Gordon Brown has made significant inroads into the Conservatives' lead on the back of his handling of the economic crisis, a new poll for The Independent on Sunday reveals today.
The Prime Minister has cut David Cameron's advantage to nine percentage points, reducing it to single digits for the first time since March and signalling that the "Brown bounce" could become sustained as the recession deepens.
The ComRes poll also shows voters are not yet convinced that the Tory leader could handle the near-collapse of Britain's banking system, with a substantial disapproval rating of 56 per cent for Mr Cameron's economic skills. Just 25 per cent believe he would have handled it better than Mr Brown.
The survey suggests that the public believe Mr Brown's claim to be the "rock of stability" at a time of growing uncertainty in the markets and in the "real economy" of jobs, food and fuel prices, and property.
It shows that the Tories now have a "soft" lead over Labour that exposes perceived weakness on the economy for Mr Cameron and George Osborne. The Conservatives are on 40 per cent, up one, Labour are on 31 per cent, up four, and the Lib Dems are on 16 per cent, down five. In an election this would translate to an 18-seat majority for Mr Cameron. If the lead were cut by one more point, it would leave him with a majority of just one, while a seven-point margin would leave the parties in hung parliament territory.
Strategists believe the Prime Minister has a narrow window of opportunity to turn around Labour fortunes after months of dire ratings. Unemployment is predicted to rise to two million before Christmas and Mr Brown could face a collapse in support as voters feel the effects of a recession.
There is some comfort for the Tories as the poll reinforces the sense that Mr Brown is winning the economic war but will still lose the election. Just 37 per cent agree his handling of the banking crisis means Labour has a good chance of winning the next election, while 54 per cent disagree.
Nearly six out of 10 voters – 58 per cent – believe it was wrong that taxpayers' money should be used to bail out banks, against 37 per cent.
In a worrying development for the retail sector, where profits are already down, 62 per cent said they would scale back Christmas spending to save money. When applied to all UK adults, this is the equivalent of 28.5 million people tightening their belts.
Yet in a sign of a renewed bullishness within Downing Street, one of Mr Brown's closest allies said yesterday that Labour could "absolutely" win the next general election.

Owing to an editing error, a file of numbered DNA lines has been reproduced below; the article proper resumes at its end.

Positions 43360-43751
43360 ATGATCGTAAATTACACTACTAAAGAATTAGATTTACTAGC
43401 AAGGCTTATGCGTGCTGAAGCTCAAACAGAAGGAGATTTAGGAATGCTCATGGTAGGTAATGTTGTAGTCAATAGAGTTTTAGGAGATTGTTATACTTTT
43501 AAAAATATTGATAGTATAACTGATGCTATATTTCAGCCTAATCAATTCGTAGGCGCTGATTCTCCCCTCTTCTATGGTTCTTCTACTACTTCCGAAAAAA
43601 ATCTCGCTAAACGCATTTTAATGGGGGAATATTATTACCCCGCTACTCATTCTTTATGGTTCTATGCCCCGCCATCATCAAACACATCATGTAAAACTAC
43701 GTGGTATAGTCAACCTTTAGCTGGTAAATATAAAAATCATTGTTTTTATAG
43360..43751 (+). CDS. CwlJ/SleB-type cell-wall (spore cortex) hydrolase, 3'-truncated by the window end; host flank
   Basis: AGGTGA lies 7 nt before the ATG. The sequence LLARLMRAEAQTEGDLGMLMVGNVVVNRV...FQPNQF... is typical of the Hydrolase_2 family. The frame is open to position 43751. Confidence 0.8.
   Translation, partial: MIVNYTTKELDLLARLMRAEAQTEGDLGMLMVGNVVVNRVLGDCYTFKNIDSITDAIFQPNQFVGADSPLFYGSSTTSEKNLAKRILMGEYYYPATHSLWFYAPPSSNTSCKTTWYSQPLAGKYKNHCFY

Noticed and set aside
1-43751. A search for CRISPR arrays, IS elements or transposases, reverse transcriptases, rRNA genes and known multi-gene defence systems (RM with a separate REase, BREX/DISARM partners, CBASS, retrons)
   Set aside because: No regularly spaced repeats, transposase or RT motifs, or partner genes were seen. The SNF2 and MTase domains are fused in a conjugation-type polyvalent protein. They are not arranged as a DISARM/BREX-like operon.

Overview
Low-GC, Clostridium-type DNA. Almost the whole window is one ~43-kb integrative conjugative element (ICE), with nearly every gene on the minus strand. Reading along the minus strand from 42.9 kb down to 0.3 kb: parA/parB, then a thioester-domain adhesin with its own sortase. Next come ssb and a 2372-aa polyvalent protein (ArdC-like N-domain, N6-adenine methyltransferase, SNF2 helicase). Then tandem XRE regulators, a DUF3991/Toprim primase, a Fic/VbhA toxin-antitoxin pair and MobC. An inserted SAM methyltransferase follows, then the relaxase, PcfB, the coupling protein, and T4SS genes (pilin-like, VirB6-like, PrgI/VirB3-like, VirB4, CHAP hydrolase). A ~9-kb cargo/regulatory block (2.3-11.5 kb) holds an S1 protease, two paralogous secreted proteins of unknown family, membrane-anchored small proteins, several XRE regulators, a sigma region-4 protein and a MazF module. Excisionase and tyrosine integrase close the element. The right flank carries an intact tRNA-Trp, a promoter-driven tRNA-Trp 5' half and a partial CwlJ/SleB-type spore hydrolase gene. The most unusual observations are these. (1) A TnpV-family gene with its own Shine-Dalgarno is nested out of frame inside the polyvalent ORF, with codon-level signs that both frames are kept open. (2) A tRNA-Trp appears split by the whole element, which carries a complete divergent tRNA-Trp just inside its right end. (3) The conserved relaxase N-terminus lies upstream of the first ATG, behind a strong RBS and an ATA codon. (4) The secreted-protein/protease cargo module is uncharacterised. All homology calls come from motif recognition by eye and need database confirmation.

Douglas Alexander, who with Peter Mandelson and Alastair Campbell will co-ordinate Labour's election campaign, said he expected Mr Brown to be leader "long after" polling day. He quashed speculation emerging in Westminster last week that Mr Brown would call a snap election before December to capitalise on the bounce.
Tory strategists had feared that the party's lead – which stretched beyond 20 points this summer – would be narrowed to single figures as Mr Brown asserted his authority over the crisis in the financial markets. Mr Cameron launched a fightback last week with a speech ending a political truce on the economy, accusing Mr Brown of a "complete and utter failure".
The shadow Chancellor, Mr Osborne, continues the rally today by calling on the Government to freeze VAT on small businesses for six months to give firms breathing space.
The poll was taken on Wednesday and Thursday, in the aftermath of Mr Brown's £37bn rescue of three British banks. Remarkably, the boost for Labour also coincided with the release of figures showing unemployment rising at a rate not seen since the early 1990s. It now stands at 1.72 million. The Tories enjoyed a 22-point ComRes lead in July, while other polls put it as high as 28 points last month.
Mr Osborne will announce more plans to help UK firms when he attends a small business summit tomorrow. The Conservatives said many small businesses had seen their overdrafts withdrawn or interest rates raised above 15 per cent over the past few months and that some could be forced out of business by their next VAT bill.
Under the Conservatives' scheme, which the party said was revenue-neutral, small businesses would be able to defer their VAT bills for up to six months. Any deferred tax would be charged at 7.5 per cent, the usual HM Revenue and Customs interest rate for late payments. It would mean a typical enterprise with 50 employees and revenue of £5m would be able to defer a quarterly VAT bill of £90,000.
Mr Osborne said: "It was right to rescue the banks, because everyone depends on them, but now we need to rescue the real economy – and stop jobs being lost and families suffering unnecessarily."
How the PM has used dire events to his advantage
Scottish independence Mr Brown said the bailout of two of Scotland's biggest banks would have been impossible under independence. Alex Salmond said Scotland was part of an "arc of prosperity" with Iceland, but the collapse of that country's banking system showed how vulnerable small countries can be. Now Labour could win next month's Glenrothes by-election.
Immigration minister Phil Woolas suggested a limit should be imposed on migration as a result of the crisis. The comments were not disowned by No 10, suggesting the PM approved them in order to test the water.
Mr Brown used the falling oil price to put pressure on petrol retailers to cut the cost of fuel. He issued a veiled threat to retailers that they would face new competition rules if they did not obey.
Government plans were defeated in the Lords last week and Mr Brown ordered Home Secretary Jacqui Smith not to force the issue back. The humiliation of the U-turn was buried during the banking crisis.Reuse content